Earlier this week, my Kickstarter campaign Undad ended, raising more than $5300, which is 40% more than its funding goal of $3750.
In this post, I’ll attempt to break down some of the numbers, using charts and data from a number of sources (including calculations of my own), and show where the money came from. This piece will appeal to those among you with a fetish for statistics, and anyone keen for a follow-up to my recent post: Promoting my Kickstarter: What Worked and What Didn’t.
Pledges – sources
It’s not much of a secret that the majority of Kickstarter backers for small projects are the friends and family of the creator. It’s not something that Kickstarter advertises, but it’s definitely a known thing.
This was particularly the case with Undad, with only 8.2% of pledged money coming from people that I did not know personally.
Therefore, when analysing any of the data in this document, it’s important to remember that this was (despite my efforts to attract a larger audience) a project that was almost entirely Friendfunded.
It’s therefore not particularly surprising, then, that most of the pledges were not referred by Kickstarter.
Breaking these down in a little more detail, it’s plain to see that Facebook and kotaku.com.au (a site where I interact directly with a large proportion of my friendship base) were tremendously lucrative, in terms of Undad funding.
Pledges – timeline
See that two-day $1000+ spike at around 11 November that pushed Undad over its goal? That’s when I approached friends directly using Facebook PMs. Although it’s true that I have a particularly awesome collection of friends, there is something undeniably powerful about approaching people one-on-one and asking for money. Makes me wonder just how well the cold approach of those charity workers and/or boozehounds in city centres must work.
This chart shows that funding slowed down dramatically after Undad reached its goals. The reason for this may be twofold:
- By that point I had just about run out of friends who wanted to contribute
- Once a project has reached its goals, it may become less enticing to people who would otherwise have contributed, just to see the project succeed
There was a further slight lift towards the end there, when I announced that the stretch goals would be going ahead, and people could upgrade their pledge by a minimal amount to effectively double the amount of content they would be receiving. This had a very high take-up rate.
It’s very clear to see that Undad received almost all of its funding very early on. This, I imagine, would be fairly typical for projects that have a high proportion of friend involvement. Still, it makes for a fairly amusing looking rapid downgrade in projected funding trendlines:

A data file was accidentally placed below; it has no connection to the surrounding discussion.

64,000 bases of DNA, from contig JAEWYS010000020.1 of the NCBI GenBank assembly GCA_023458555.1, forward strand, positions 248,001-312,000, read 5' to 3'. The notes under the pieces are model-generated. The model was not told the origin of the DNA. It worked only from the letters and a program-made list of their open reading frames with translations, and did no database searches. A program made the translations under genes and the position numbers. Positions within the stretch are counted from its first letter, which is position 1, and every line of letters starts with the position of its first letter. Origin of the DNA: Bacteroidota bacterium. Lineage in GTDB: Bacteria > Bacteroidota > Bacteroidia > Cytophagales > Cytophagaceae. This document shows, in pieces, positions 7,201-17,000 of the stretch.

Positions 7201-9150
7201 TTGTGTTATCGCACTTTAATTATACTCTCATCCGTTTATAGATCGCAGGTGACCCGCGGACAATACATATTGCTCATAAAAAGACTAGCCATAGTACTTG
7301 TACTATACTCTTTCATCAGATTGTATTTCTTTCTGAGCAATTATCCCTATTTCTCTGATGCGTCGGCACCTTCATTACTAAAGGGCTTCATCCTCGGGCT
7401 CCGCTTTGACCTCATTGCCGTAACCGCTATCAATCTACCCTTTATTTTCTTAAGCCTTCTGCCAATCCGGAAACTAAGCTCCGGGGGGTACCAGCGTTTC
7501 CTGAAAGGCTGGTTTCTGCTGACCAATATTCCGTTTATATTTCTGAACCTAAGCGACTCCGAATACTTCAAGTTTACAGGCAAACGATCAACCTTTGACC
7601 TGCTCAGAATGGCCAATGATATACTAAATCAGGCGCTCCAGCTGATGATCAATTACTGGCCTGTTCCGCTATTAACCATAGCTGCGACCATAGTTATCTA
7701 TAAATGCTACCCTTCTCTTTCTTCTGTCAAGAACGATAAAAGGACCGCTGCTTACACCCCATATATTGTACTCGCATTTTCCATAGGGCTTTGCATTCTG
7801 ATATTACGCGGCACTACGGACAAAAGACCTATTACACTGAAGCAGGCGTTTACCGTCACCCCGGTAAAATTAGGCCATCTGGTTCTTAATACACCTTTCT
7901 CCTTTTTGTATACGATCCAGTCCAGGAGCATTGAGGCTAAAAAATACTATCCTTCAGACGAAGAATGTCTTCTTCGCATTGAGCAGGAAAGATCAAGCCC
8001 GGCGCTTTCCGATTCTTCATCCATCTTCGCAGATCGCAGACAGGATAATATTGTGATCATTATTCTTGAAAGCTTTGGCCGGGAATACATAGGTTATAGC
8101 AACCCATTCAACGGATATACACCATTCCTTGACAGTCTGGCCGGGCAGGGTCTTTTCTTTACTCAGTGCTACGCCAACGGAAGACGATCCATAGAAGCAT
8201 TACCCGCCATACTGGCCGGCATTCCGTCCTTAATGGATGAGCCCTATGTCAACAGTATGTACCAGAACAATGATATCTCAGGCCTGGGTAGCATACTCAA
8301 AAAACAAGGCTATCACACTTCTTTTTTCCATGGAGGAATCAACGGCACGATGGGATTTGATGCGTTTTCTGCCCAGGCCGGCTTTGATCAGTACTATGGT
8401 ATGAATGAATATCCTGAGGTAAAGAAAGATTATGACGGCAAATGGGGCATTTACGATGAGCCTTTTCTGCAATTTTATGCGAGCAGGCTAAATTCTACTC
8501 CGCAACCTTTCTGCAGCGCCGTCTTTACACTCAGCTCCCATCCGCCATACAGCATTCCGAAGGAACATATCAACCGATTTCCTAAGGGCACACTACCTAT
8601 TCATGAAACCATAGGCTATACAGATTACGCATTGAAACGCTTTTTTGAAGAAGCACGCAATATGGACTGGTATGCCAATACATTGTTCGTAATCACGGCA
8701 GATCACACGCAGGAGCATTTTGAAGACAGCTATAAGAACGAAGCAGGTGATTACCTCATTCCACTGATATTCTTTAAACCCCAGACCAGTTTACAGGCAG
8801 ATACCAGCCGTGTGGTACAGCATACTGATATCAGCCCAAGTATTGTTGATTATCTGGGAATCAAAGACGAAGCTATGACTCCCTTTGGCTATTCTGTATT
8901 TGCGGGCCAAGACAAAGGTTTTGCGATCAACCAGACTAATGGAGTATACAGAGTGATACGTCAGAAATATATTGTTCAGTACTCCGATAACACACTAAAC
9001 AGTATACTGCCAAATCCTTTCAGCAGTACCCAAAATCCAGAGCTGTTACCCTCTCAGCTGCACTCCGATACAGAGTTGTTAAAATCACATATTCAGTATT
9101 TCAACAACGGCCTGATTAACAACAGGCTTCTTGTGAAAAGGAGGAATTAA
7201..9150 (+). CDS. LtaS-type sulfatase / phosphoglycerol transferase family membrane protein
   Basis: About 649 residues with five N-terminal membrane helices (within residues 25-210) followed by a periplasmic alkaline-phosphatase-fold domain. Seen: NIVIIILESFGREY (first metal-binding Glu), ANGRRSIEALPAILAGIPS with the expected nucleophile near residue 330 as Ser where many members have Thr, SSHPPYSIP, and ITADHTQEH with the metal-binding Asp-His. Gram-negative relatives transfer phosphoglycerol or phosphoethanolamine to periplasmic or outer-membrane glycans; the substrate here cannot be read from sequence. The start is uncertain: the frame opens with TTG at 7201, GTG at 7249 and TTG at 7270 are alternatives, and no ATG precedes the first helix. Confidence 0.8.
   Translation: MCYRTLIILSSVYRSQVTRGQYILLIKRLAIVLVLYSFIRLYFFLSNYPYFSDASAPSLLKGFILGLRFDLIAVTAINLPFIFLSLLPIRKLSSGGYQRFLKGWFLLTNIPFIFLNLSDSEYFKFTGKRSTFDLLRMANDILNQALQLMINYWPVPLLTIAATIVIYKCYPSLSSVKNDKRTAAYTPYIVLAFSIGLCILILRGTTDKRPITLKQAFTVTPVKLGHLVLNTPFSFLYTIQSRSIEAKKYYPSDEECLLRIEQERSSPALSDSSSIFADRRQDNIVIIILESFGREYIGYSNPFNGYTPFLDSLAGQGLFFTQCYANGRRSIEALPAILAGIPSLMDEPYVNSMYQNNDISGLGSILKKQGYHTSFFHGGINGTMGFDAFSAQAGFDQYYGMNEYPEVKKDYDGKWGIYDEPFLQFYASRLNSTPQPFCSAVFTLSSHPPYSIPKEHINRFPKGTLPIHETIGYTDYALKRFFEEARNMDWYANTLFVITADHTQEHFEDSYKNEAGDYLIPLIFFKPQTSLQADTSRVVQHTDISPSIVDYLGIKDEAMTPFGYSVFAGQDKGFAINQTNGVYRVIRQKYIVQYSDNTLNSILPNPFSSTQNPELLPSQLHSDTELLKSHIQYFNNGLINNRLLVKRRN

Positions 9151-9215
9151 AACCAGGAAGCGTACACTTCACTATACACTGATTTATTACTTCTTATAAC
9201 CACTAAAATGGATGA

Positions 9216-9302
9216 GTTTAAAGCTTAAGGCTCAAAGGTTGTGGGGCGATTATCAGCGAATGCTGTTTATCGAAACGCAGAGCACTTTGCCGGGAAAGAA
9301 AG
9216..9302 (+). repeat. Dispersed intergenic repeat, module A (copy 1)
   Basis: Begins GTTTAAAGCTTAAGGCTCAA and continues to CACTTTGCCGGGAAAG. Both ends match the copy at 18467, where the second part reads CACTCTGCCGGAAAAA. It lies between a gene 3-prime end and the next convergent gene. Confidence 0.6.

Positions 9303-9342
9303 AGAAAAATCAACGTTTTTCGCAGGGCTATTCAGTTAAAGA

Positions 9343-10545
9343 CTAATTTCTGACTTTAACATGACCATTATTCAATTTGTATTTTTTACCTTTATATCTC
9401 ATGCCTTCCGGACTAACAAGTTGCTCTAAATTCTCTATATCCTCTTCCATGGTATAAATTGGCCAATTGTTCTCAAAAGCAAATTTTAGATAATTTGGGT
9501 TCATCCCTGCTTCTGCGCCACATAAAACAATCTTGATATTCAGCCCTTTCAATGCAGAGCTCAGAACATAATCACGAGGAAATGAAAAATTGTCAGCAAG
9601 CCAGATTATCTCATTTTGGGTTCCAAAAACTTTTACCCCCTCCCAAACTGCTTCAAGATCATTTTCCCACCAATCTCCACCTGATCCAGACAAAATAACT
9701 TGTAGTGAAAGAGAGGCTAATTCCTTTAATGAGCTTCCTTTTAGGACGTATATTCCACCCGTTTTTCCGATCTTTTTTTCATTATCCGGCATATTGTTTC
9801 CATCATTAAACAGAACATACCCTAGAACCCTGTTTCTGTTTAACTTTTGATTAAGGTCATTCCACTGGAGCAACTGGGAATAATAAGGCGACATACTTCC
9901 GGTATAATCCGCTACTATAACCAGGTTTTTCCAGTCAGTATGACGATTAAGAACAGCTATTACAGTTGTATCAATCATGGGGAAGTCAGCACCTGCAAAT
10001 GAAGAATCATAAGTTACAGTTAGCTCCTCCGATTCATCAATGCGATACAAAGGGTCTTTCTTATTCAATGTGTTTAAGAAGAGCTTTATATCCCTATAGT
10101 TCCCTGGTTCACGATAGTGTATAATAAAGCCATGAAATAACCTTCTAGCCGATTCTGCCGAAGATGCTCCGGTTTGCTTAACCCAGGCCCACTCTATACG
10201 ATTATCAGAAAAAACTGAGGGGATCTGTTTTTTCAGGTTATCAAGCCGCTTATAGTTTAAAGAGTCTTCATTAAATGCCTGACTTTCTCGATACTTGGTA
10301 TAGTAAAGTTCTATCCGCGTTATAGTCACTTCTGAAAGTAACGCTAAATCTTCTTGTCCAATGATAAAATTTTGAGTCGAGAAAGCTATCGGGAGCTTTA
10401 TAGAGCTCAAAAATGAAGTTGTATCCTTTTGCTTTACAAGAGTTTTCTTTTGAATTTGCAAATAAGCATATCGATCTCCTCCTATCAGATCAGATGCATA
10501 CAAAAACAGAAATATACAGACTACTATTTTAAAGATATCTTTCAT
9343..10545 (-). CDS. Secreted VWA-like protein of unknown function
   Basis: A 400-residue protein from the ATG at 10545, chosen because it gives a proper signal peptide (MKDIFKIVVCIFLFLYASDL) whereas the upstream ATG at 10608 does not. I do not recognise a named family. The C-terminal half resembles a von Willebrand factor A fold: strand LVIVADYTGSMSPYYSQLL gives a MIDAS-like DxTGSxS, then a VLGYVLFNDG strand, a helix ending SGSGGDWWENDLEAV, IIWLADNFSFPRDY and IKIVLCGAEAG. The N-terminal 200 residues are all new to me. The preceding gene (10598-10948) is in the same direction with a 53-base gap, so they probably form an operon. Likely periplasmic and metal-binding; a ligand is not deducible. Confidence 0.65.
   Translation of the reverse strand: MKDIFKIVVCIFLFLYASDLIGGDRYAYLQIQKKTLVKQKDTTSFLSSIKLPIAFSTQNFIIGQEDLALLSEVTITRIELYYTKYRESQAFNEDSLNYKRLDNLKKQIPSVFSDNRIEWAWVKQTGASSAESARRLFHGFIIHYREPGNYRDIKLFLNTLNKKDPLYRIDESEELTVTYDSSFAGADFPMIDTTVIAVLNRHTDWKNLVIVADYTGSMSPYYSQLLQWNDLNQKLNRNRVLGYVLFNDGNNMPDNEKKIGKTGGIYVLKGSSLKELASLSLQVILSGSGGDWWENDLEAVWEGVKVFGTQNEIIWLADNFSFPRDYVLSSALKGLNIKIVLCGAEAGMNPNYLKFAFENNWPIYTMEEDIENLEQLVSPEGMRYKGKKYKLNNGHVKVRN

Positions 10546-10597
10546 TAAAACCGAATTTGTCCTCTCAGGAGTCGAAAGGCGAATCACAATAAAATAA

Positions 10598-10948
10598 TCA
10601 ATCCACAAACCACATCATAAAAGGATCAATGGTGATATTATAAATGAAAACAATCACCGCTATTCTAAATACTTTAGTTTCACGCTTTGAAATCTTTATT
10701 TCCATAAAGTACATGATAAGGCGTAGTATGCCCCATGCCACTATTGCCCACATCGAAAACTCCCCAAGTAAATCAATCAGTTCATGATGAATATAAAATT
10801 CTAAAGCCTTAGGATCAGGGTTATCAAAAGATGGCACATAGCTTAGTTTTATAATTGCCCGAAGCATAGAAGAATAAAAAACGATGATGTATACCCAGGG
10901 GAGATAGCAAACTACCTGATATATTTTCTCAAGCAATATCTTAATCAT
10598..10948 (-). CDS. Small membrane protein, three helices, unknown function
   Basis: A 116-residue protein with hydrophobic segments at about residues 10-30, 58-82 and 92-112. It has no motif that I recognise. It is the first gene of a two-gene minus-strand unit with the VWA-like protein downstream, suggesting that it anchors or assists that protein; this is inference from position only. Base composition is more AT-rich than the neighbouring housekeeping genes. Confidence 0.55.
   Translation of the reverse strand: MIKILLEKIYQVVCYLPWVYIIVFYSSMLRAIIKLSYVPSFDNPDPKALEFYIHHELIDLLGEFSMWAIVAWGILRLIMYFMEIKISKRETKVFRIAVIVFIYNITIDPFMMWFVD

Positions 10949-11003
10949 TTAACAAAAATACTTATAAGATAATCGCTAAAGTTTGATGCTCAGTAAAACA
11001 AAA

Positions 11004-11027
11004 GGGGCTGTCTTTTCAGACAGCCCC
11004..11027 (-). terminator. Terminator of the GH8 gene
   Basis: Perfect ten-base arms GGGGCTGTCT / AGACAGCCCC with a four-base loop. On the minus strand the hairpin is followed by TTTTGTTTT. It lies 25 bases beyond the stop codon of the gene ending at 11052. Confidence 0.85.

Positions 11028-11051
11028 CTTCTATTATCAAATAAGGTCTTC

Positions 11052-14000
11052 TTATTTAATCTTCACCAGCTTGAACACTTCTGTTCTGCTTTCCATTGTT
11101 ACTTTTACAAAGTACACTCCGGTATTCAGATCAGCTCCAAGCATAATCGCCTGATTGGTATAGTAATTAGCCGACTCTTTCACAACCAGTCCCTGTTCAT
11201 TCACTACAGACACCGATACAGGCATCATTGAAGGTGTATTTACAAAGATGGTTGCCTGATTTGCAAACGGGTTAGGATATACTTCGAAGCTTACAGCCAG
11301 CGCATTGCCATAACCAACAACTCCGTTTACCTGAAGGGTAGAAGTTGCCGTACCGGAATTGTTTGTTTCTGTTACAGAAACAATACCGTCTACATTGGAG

Views are a hard thing to quantify. Kickstarter doesn’t have any direct stats available to contributors that tell us how often our campaign page was visited. What they do have is a record of the number of project video views.
Undad was seen or featured in a number of places during the campaign. But as I’ve already demonstrated, the vast majority of pledges came from people I already know. So the primary benefit of all this promotion is, at best, one of exposure, and attempting to quantify views is therefore ultimately pointless.
Suffice to say that (assuming the project itself was of sufficient quality to otherwise attract backers, which might be a long bow to draw) Undad failed to achieve the threshold of views, or the right kind of views, for it to achieve success on its own.
There seems to be a growing fatigue towards Kickstarter projects, particularly in light of recent very public failures of high-profile projects. Kickstarter did amend their ToU for creators in October 2014, but it might be a case of too-little-too-late for those folks who are hoping to use Kickstarter’s name to attract a wider following, because fewer people are browsing crowdfunding sites for fun than there were a couple of years ago.
You bring your own audience with you, or you fall. The articles, the tweets, the shares… you might be lucky enough to get some traction, but you shouldn’t be banking on viral success. In that respect, I certainly wasn’t one of the lucky ones this time around.
Undad was a successful project, and raised a lot more than I thought it would. Its success is almost entirely due to a strong support network of friends and family. This qualifier is a double-edged sword, for while it speaks volumes about the generosity and enthusiasm of the people surrounding me, it also means that despite my best efforts, I have largely failed to engage a new audience with my work, an ongoing issue with my writing career that I have been struggling with for quite some time.
Still, Undad will be made and published, and added to my growing list of titles. And that can only be good news.